Some of Pascal’s illustrations are both autobiographical and a public service, of sorts.
If you are thinking of opening a restaurant, speak to me first!
Today’s preview of Chapter 15 — Starches & Grains is the last of three chapters in our Accompaniments section. Chapter 15 features 21 recipes for starches and grains. I just love accompaniments. Accompaniments offer opportunities to play with both flavors and textures. This recipe is a perfect transitional recipes that includes hearty fall flavors but with its mint, harkens back to summer’s fleeting.
Pilaf of Cracked Wheat, Lentils & Mint
Cracked wheat, usually available in health food stores, is similar in texture and appearance to bulgur. Unlike bulgur, which is pre-steamed and dried, cracked wheat consists of uncooked wheat berries that have been cracked into pieces. This pilaf combines the nutty grain with earthy green lentils, sweet onions and carrots, and fragrant mint.
do ahead Pilaf can be made up to two days ahead, stored in the refrigerator and reheated, well covered, in a 325° oven for 20-25 minutes.
1 cup chopped onions
1⁄2 cup medium chopped carrots
1 tablespoon finely chopped garlic
4 scallions, white and green parts, chopped
1 cup loosely packed fresh mint leaves, coarsely chopped
1⁄4 cup loosely packed fresh parsley leaves, finely chopped
1 cup cracked wheat
3 tablespoons olive oil
1⁄2 cup lentils du Puy, rinsed and picked through for stones
21⁄4 cups chicken or vegetable stock or broth
2 teaspoon salt
1⁄4 teaspoon pepper
1 In dry pan over moderate heat, toast cracked wheat until it darkens a little and releases a nutty fragrance, 3-5 minutes. Remove from pan.
2 In a large saucepan over moderate heat, add oil until hot but not smoking. Add onions, carrots and garlic and cook over moderate heat until vegetables have softened and onion is translucent, about 7 minutes. Add toasted cracked wheat and lentils and cook for another minute. Add stock, salt and pepper and cook, covered, for 20 minutes. Remove from heat and allow to sit for 5 minutes.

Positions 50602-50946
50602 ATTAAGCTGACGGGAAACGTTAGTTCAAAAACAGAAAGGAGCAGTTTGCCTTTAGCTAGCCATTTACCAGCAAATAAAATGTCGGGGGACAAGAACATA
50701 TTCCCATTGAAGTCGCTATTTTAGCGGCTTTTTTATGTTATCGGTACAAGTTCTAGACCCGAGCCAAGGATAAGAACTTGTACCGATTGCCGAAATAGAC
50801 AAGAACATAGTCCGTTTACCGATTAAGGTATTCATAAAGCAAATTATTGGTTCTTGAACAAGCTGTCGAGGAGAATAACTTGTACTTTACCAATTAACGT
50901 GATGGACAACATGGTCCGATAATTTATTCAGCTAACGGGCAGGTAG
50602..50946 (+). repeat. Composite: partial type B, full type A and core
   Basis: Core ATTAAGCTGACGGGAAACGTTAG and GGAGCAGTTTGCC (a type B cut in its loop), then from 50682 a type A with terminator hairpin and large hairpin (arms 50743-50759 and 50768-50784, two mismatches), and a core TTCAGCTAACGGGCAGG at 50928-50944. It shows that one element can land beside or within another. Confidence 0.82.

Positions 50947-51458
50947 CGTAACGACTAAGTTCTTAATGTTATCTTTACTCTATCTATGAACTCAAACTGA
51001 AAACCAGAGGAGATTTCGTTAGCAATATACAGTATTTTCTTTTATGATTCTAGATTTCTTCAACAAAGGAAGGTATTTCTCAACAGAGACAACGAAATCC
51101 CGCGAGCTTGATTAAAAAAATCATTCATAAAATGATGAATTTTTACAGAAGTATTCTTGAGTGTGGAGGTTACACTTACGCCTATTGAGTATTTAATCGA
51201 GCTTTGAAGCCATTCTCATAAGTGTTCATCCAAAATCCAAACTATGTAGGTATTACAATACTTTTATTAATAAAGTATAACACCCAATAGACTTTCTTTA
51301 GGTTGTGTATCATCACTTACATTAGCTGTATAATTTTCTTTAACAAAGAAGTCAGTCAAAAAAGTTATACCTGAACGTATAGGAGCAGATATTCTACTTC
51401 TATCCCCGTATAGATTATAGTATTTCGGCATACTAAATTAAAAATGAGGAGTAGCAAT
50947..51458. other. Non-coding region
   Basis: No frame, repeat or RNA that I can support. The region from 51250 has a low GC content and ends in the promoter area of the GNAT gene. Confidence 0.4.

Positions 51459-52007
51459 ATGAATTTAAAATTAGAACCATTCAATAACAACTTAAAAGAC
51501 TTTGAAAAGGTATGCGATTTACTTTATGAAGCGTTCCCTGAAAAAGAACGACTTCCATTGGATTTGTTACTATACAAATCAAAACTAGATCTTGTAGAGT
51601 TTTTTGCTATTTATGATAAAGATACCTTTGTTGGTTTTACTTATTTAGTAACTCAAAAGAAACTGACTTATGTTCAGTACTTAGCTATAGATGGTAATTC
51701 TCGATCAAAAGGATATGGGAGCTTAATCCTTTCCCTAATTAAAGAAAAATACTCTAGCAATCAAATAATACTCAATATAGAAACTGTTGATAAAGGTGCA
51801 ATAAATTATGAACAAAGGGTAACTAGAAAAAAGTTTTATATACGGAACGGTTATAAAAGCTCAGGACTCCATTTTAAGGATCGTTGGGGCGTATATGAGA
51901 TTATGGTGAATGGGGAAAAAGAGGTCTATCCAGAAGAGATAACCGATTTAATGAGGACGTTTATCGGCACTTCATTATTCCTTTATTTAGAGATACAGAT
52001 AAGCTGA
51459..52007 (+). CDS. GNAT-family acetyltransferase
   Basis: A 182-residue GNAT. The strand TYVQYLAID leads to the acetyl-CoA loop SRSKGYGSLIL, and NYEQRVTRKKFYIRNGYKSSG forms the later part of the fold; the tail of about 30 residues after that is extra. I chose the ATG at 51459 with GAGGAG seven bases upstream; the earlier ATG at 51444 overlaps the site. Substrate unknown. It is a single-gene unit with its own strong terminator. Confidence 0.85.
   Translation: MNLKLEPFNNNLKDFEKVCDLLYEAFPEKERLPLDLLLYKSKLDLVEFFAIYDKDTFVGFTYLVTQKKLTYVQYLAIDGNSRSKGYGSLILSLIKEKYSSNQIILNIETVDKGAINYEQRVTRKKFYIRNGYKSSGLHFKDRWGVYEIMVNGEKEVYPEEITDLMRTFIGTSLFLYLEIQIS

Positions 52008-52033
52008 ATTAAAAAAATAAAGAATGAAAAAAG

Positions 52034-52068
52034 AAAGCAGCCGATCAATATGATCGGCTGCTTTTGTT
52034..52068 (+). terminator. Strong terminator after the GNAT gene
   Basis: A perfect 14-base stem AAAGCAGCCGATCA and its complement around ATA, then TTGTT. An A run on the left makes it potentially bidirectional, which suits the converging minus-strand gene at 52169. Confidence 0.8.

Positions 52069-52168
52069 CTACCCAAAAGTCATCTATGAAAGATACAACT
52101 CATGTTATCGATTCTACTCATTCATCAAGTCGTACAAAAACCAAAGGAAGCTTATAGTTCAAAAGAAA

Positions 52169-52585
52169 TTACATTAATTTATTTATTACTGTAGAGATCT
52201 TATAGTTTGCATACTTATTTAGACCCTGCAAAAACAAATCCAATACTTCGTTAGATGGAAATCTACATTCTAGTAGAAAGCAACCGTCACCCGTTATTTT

3 Fluff grains with a fork, and stir in scallions, mint and parsley.
Adjusting Heat As You Go
Most cooking requires frequent attention to adjusting the heat as you go. I often use the “cooking as an act of love” metaphor, and here we can make a rhetorical comparison to foreplay. With foreplay, you make adjustments as you go, responding to cues, always working toward producing a desired effect. Similar principles apply to cooking over heat. Heat naturally builds up in a pan and to maintain even cooking, you may need to lower the flame occasionally. As the pan cools, you may need to adjust the heat once again. Sometimes you want to start something at a high heat and then bring the heat down. Sometimes you want to boil off some liquid. Paying attention and making subtle changes produces
superior results, and this is part of the wonderful satisfaction of cooking.
Tomorrow: We move on to Section 6: Lighter Meals. This section has two dense chapters beginning the Chapter 16 — Sandwiches & Lighter & Vegetarian Entrées.
Less than two weeks left to buy the book — and companion website — and receive a signed, numbered first edition.
Note: I will be speaking all about At Home — book and companion website — at the Free Library on Thursday, October 15 beginning at 7:30 PM. Hope to see you there.